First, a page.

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Education is the key

In the US, defined contribution has now overtaken defined benefit to take the lead in the funding for retirement stakes.

The UK Government has been said to have derived much of its inspiration for stakeholder and IPA from 401(k). According to leading researchers Cerulli & Associates, 70 per cent of DC assets are already held in 401(k) plans. This is forecast to rise to 75 per cent over the next three years.

On this side of the Atlantic, we Brits are beginning to follow our American cousins&#39 example in making the transition from defined benefit to defined contribution.

Watson Wyatt estimates that annual contributions for DC this year (including payments into GPPs) will total £5.8bn. This may be some way behind the £7.7bn for DB but this leading actuarial consulting firm reckons it won&#39t be long before the positions are reversed.

By 2005 the figures will be £8.5bn for DC compared with just £5.1bn for DB. Stakeholder and IPAs will no doubt accelerate the changeover but there will also be other forces at work.

Employers generally, including some of the largest plcs, are now beginning to realise that defined-benefit occupational schemes may not be the most appropriate for the changing labour markets – high job mobility and workforce turnover, short-term contracts, etc – of the 21st Century.

The DC scheme offers key advantages to employers. They are able to budget in advance for future outgoings with some certainty and, of course, the dreaded minimum funding requirement does not apply.

So the UK is now following the US in making the move from DB to DC. But will we follow our American cousins&#39 example when it comes to sharing out the business between the three main types of institutional player – life insurer, bank and specialist fund management house? In the US, the life insurers, with their established distribution channels, were the dominant force in the early days of 401(k). But since then they have been usurped by the major specialist investment houses. The banks have also lost market share to the fund management companies but not to the same extent.

As in the UK, the investment specialists dominate the US performance league tables – in both the institutional and retail client fields. Fund management is their prime activity. Those that operateon a global scale have research and fund management teams spread across the major investment centres of the world. Other businesses whose main focus lies in other areas of expertise tend to lag somewhere behind.

But the major investment houses of the US have now moved on so that they offer employers much more than fund management skills. The wide range of additional services available cover both the administration and employee communication fields.

Thanks to modern technology, costs are coming down from a base that is already low. With the imminent arrival of stakeholder here in the UK, much has already been said and written about worksite marketing and employees using the internet to keep in touch with their investments.

But for the big US fund managers this is old hat – they have been doing these things for years. Now they intend to apply their expertise and experience on this side of the pond.

Here is a just a taste of what is available in the US and will soon be on offer in the UK. Not only can employees use a variety of media to track their investments, change or redirect contributions or switch from one fund to another, they actually use them in practice.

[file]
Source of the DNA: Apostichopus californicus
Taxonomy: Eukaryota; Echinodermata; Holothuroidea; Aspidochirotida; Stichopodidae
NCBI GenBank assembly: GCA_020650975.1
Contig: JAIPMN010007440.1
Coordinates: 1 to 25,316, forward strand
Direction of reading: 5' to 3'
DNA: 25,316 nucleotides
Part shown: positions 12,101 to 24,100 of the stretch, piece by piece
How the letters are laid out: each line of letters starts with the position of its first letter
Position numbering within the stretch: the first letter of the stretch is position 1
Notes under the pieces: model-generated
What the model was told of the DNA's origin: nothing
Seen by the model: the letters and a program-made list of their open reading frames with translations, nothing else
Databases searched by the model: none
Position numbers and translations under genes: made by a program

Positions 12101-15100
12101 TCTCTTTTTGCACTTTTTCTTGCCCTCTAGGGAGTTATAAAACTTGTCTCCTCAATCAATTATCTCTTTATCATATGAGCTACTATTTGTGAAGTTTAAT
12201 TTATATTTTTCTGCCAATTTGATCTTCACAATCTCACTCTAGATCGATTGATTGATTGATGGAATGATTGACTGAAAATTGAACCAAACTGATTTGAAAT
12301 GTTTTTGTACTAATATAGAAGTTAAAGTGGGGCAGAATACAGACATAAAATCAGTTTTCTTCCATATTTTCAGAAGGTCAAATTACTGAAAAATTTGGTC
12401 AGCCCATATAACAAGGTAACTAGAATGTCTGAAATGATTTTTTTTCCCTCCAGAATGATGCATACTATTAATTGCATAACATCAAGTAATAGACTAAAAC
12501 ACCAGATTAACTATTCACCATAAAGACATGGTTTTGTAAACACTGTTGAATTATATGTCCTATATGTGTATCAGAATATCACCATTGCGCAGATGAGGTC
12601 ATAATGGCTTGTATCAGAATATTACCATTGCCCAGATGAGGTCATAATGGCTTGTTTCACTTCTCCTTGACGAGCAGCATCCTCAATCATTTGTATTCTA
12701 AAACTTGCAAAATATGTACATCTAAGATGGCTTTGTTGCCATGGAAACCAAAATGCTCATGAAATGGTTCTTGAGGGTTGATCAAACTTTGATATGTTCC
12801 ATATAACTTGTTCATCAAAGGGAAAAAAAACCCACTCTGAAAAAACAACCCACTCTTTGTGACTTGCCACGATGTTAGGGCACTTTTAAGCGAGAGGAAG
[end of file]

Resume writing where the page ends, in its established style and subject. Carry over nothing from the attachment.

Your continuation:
The low-charging structures – shades of stakeholder here – leave little or no margin to cover the cost of individual advice. Instead, employees have to make their own investment decisions. The key is to educate them.

The educational message may vary, depending on the life stage a member has rea-ched within the scheme. At the beginning – the pre-enrolment part of the membership cycle – the topics covered range across a wide spectrum.

The employee learns about the need to provide for retirement, how pensions fit within an overall financial plan and the differences between DC and DB. From selecting an appropriate contribution level, the syllabus moves on to the investment alternatives (asset classes, risk levels, etc) and choosing between them.

Then it&#39s a case of explaining the various ancillary services (online account access, call centre, and so on) available to the prospective member. And the course concludes by going through the application process.

For employees approaching retirement, the topics covered are very different. The financial aspects – such as whether or not to take tax-free cash, what to do with the money if they do take it, and the alternative ways of tak-ing pension income – are, of course, included.

But each member is also prepared for the lifestyle implications – ways of spending their time, keeping fit and healthy, etc – of making the transition from working career to retirement. And this is not the end of the communication/education process. It extends beyond the retirement watershed.

Will the global asset management firms come to dom-inate UK DC pensions as they have in the US? I bel-ieve the answer to be a resounding yes.

These specialists start with the advantage of their years of practical experience in an economy similar in so many ways to our own. They are not weighed down by the baggage of having to administer generations of intricately complicated products from the past. And they have a clean and untainted image.


Tony Filbin

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